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Usefulness of Bedside Testing for Brain Natriuretic Peptide to Identify Right Ventricular Dysfunction and Outcome in Normotensive Patients With Acute Pulmonary Embolism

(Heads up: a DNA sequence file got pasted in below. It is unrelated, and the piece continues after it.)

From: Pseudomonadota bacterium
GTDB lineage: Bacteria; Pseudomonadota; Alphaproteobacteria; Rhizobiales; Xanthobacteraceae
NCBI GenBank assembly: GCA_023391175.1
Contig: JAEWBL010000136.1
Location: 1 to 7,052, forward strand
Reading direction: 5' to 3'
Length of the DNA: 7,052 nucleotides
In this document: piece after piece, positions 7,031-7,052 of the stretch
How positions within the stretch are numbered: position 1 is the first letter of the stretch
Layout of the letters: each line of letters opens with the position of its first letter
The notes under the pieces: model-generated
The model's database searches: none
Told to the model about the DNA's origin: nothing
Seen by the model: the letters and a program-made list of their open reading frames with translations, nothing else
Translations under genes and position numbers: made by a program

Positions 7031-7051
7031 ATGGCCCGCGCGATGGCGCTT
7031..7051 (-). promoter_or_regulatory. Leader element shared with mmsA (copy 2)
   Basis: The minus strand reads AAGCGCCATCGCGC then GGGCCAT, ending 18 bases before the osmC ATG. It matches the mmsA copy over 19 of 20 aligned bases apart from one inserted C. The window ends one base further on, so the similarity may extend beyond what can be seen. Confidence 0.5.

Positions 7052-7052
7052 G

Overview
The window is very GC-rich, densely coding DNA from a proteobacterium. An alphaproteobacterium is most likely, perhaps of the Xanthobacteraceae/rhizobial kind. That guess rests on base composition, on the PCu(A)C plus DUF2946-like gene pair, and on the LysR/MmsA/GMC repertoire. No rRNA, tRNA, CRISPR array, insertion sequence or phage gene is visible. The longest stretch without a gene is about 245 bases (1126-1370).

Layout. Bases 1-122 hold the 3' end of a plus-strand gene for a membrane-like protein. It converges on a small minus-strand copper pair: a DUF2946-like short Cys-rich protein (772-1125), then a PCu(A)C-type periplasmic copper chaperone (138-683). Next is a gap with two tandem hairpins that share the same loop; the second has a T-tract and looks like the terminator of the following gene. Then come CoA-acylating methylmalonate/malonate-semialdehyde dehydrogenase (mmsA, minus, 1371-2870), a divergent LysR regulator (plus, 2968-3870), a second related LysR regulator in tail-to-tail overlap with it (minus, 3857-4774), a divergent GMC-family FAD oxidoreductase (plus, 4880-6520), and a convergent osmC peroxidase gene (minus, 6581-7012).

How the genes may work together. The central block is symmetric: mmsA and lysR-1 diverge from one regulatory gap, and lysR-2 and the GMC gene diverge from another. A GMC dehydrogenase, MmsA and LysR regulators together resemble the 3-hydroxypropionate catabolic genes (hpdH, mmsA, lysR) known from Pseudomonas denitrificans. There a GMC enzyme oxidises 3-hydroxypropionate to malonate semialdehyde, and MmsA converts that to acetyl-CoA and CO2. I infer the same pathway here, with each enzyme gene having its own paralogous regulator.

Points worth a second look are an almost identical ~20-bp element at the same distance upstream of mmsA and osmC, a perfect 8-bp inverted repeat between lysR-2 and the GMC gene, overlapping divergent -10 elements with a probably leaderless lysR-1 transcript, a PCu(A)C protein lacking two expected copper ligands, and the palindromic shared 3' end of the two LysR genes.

Echocardiographic right ventricular (RV) dysfunction is a well-established prognostic indicator in patients with acute pulmonary embolism. However, the possibility of implementing a rapid and effective triage with biohumoral markers such as brain natriuretic peptide (BNP) may be of value. Sixty-one patients with a first documented episode of acute pulmonary embolism without shock and previous left ventricular dysfunction were prospectively studied. All patients underwent echocardiography and rapid BNP testing on admission. Patients were followed up for in-hospital death, progression to shock, and nonfatal pulmonary embolism recurrence. Overall, 35 patients (57%) had echocardiographic evidence of RV dysfunction on admission, and its prevalence increased progressively with increasing levels of BNP. A BNP level <85 pg/ml was highly accurate in excluding RV dysfunction. No patient in the lower tertile of BNP values (1.1 to 85.0 pg/ml) had RV dysfunction, compared with 75% in the middle tertile (88.7 to 487.0 pg/ml) and 100% in the upper tertile (527 to 1,300 pg/ml). Overall, 11 patients (18%), belonging to the upper tertile, progressed to shock during admission, 4 of whom died. The association of RV dysfunction with a BNP level in the upper tertile (≥527 pg/ml) showed incremental prognostic value over RV dysfunction alone (in-hospital death and progression to shock were 55% and 31%, respectively). In the present study, BNP represented a powerful predictor of in-hospital clinical deterioration, with substantial incremental prognostic value over echocardiography alone.
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